MTA feeling pressure after subway fatalities
Awaiting a Manhattan-bound 3 train on Tuesday, a woman at the Utica Avenue station stop in Crown Heights fell sick. She quickly fainted and fell onto the tracks; she was then hit and killed by a subway train. The woman, who remains unidentified, is one of the many fatalities by the New York City subways in a given year.
For a system that transports more than five million passengers a weekday, injuries and fatalities are far and few between, but the idea of death by subway has a chilling effect on riders. With each death or injury, New Yorkers stand a bit further away from the tracks and pay a bit closer attention to their fellow subway passengers.
According to the Metropolitan Transportation Authority – the state-created entity that runs and operates the city’s subway system — the number of subway injuries in 2012 was 141. Fifty-five of these were fatal. The cause of the injuries range from accidental slips from the platform to suicide attempts to intentional pushing onto the tracks.
In December 2012, Sunando Sen, 46, an immigrant from India, was fatally shoved into the path of an oncoming train. Erika Menendez, 31, was charged with the murder.
Menendez, who has a documented history of psychiatric problems, sparked a debate as to whether or not those with mental illnesses should be better tracked by the city’s hospital system as a means of preventing those who are severely mentally ill from riding — and by connection harming — other subway riders.
Legal and policy changes from the 1960s through the 1990s allowed for the release of many mentally ill people from psychiatric institutions. A 1984 New York Times article detailed financial problems of state hospitals and the over-reliance on medications as a cure for psychoses and other mental illness sparked the clearing out of hospitals. Mayor Michael Bloomberg pointed to these changes when asked whether detaining the mentally ill would be a wise solution.
“The courts or the law have changed and said, no, you can’t do that unless they’re a danger to society; our laws protect you. That’s fair enough,” Bloomberg said on “The John Gambling Show with Mayor Mike” on WOR-AM.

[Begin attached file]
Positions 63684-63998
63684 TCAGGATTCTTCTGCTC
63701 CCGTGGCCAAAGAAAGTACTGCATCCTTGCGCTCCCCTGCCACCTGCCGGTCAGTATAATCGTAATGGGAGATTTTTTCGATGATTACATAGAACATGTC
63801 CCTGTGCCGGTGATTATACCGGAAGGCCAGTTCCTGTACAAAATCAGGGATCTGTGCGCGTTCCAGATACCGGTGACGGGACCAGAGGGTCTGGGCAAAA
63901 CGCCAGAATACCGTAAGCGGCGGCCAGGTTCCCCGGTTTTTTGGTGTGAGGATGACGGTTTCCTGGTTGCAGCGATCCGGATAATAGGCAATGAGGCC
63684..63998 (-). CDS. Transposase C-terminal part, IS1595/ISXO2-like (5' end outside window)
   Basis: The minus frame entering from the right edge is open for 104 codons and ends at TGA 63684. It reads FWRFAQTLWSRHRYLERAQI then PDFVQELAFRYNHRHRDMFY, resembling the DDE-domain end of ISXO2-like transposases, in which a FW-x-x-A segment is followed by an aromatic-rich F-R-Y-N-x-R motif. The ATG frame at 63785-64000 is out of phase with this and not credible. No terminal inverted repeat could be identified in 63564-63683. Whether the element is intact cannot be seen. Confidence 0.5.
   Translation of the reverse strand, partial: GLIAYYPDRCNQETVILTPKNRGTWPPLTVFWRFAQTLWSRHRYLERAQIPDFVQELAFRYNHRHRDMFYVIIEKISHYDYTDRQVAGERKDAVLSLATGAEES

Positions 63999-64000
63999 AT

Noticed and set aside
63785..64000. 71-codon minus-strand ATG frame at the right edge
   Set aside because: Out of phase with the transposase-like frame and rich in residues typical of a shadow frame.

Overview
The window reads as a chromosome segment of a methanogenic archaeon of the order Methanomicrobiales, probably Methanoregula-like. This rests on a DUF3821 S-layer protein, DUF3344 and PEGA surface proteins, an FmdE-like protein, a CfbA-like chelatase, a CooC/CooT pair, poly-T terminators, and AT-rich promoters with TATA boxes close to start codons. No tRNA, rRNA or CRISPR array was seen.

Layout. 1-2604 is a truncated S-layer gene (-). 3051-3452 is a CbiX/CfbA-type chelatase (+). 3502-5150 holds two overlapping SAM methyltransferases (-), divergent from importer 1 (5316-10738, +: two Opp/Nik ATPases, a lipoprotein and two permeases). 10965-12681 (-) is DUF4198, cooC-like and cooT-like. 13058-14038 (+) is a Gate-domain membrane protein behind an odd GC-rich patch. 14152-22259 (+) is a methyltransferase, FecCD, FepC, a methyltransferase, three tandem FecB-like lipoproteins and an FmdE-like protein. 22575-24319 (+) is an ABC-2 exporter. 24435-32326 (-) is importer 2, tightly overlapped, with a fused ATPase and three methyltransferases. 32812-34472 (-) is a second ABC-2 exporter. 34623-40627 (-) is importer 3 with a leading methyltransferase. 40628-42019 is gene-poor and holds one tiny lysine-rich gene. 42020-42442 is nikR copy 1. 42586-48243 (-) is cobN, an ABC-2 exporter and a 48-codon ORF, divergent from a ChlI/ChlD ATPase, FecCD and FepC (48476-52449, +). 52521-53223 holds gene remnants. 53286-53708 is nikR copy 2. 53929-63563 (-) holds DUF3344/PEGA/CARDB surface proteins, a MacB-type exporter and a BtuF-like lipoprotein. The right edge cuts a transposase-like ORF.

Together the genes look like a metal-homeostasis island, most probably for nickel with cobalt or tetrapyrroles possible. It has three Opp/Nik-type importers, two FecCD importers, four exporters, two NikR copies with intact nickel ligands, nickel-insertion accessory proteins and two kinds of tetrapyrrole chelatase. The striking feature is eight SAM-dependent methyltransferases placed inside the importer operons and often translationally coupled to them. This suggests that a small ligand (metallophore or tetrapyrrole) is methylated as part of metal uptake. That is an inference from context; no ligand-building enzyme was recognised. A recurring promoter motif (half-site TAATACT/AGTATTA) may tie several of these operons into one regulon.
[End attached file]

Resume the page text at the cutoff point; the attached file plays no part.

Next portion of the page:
Brooklyn attorney Roger Archibald told the Brooklyn Daily Eagle, “Tracking the mentally ill is not the solution.” Archibald is representing the family of an East Flatbush man who went missing on the subway tracks in November 2012 and was killed a few hours later by a northbound 5 train.
Briant Rowe was heading home from a night out with his fraternity friends when he went missing on the tracks at 5:49 a.m. MTA personnel’s initial search for Rowe came up empty. He was killed at 7:33 a.m.
“The MTA needs to look at solutions to prevent these things from happening … targeting the mentally ill is not it,” Archibald said.
The City Council’s Transportation Committee held an emergency hearing to address these very solutions. The MTA revealed that it is in the early stages of beginning to test platform safety barriers, but this measure will be extremely costly. With an estimate of $1 billion to retrofit stations, barriers may not be the ideal solution.
“It’s not a silver bullet,” New York City Transit President Thomas Prendergast told members at an MTA board meeting. “[Barriers] would not solve the problem totally.”
To further avert the possibility of death by subway, the Transport Workers Union Local 100 suggested that the MTA slow trains down as they enter stations. At present, trains enter the station at a rate of approximately 30 mph; the union suggests a rate of 10 mph.
“The working people of New York are afraid of the subway because they know the trains come barreling into the station,” said union Vice President Kevin Harrington.
Carmen Bianco, senior vice president for subways for the MTA, disagreed. Testifying before the City Council’s Transportation Committee, Bianco said that slowing down into the station is “just not feasible on our system” due to the possibilities of overcrowding.
With the unions pushing for slower trains and the MTA pushing back, “There has to be a happy medium,” said Archibald.
Public awareness campaigns have also been on the rise to bring riders attention to the possibility of injury or death in subway tunnels. The MTA has announced that flyers and announcements will be provided, in varying languages, bringing awareness to the dangers of standing too close to the platform edge. “We also use the back of MetroCards for safety messages,” said MTA spokesperson Paul Fleuranges.
The transit union is taking a more grim approach to awareness. With the image of a MertoCard specked with drops of blood, the front message warns “Use at your own risk.” The back side contains the grim reaper draped in the MTA logo.
Despite how safety messages are presented or measures being proposed by the MTA, Brooklyn attorneys are looking for justice for clients who have suffered death or injuries by the very subway system most New Yorkers take every day.
“Our office represents families of victims who allege negligence on behalf of the transit authority for their wrongful death or horrible injuries when run over or seriously injured when struck by a train while on the tracks,” said Brooklyn attorney Sanford Rubenstein.
Archibald is still pursuing the $50 million wrongful-death lawsuit against the MTA on behalf of Rowe’s family. “We are in the painstaking process of discovery,” he noted. Tedious as discovery may be, “We are moving forward with bringing those responsible accountable.”
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